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An economic evaluation of a telephone outcall intervention for informal carers of cancer patients in Australia: an assessment of costs and quality-adjusted-life-years
journal contributionposted on 01.03.2019, 00:00 authored by Scott Richards-JonesScott Richards-Jones, Cathy Mihalopoulos, Leila Heckel, Kate M Gunn, Marcus TanMarcus Tan, Trish LivingstonTrish Livingston
OBJECTIVE: Carers of people with cancer provide uncompensated care that is often physically, emotionally, and financially demanding, which results in neglect of their own health. This study's objective was to conduct an economic evaluation following a randomised control trial (RCT) involving a proactive telephone outcall intervention aimed at improving health outcomes among carers of cancer patients. METHODS: The trial was a single-blind, multicentre, RCT conducted across four Australian health services, comprising three outcalls from trained Cancer Council 131120 (Cancer Council telephone and information support services) nurses compared with three phone call reminders of the availability of 131120 services (control group). Outcalls consisted of telephone contacts to the caregivers initiated by the Cancer Council nurses. The primary trial outcome was reduced carer burden. Health care resource use was measured using a resource use questionnaire (RUQ), and costs were presented in 2013 $(AUS). Quality-adjusted-life-years (QALYs) were also used as health outcomes. An incremental cost-effectiveness ratio (ICER) was calculated, with bootstrapping used to quantify sampling variability. A $50 000 per QALY-gained willingness-to-pay threshold was used. Sensitivity analyses were conducted. RESULTS: Results showed that the total mean QALYs-gained were higher (0.02 QALYs, P = 0.01) in the control group, and total mean costs were lower in the control group ($477, P < 0.001) over the trial duration. The intervention group was dominated by the control group. Results were robust to sensitivity analyses. CONCLUSIONS: Results suggest policy makers should not adopt this intervention into routine health care in its current form. Further research into the efficacy and cost-effectiveness of telephone-based interventions for carers is required.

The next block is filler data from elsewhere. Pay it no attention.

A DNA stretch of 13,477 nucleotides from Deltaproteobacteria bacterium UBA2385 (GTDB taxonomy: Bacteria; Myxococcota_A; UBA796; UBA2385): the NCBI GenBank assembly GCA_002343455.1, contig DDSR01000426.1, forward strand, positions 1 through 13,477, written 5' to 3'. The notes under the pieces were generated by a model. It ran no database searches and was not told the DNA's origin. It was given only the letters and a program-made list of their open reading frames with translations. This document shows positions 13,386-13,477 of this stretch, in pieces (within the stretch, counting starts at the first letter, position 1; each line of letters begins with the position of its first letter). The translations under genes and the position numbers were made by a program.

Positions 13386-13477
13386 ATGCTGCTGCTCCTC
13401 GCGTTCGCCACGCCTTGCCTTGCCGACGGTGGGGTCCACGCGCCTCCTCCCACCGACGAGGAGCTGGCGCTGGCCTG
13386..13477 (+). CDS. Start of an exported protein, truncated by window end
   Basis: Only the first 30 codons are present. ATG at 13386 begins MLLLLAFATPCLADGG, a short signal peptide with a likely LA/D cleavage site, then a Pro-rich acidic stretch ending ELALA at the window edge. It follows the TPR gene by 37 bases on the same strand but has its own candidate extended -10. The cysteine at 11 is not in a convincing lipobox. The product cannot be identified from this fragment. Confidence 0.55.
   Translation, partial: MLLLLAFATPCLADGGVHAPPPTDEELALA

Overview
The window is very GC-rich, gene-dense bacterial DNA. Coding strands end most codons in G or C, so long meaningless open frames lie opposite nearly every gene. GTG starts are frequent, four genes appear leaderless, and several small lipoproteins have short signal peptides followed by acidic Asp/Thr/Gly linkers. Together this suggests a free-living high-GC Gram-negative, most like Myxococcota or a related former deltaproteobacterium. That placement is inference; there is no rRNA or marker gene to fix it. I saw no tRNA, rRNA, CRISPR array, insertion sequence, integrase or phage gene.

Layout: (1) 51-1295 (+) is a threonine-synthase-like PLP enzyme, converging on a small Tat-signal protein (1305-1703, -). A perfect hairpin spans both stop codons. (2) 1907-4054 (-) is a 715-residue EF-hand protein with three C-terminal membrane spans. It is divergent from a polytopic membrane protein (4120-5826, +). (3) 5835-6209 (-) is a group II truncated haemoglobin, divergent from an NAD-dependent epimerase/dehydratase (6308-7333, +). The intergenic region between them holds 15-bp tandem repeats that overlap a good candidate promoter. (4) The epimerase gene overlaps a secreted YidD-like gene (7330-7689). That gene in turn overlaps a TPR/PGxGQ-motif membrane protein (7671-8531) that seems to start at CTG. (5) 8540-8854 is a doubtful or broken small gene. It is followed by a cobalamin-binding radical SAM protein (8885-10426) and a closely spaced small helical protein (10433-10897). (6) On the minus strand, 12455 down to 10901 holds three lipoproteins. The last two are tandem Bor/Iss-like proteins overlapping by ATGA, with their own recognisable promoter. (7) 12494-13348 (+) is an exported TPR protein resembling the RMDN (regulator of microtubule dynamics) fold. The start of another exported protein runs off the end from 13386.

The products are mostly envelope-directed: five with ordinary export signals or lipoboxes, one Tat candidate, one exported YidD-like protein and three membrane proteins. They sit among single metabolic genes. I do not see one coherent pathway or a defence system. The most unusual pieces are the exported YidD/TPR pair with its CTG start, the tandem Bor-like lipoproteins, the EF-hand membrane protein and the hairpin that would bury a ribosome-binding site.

Pagination525 - 532
PublisherJohn Wiley & Sons
Publication classificationC1 Refereed article in a scholarly journal
Copyright notice2019, John Wiley & Sons, Ltd.
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Australiacancercarercost-utility analysiseconomic evaluationhealth burdenmental healthoncologysupportive careScience & TechnologySocial SciencesLife Sciences & BiomedicinePsychologyPsychology, MultidisciplinarySocial Sciences, BiomedicalBiomedical Social SciencesFAMILY CAREGIVERSOF-LIFEDISTRESSBURDEN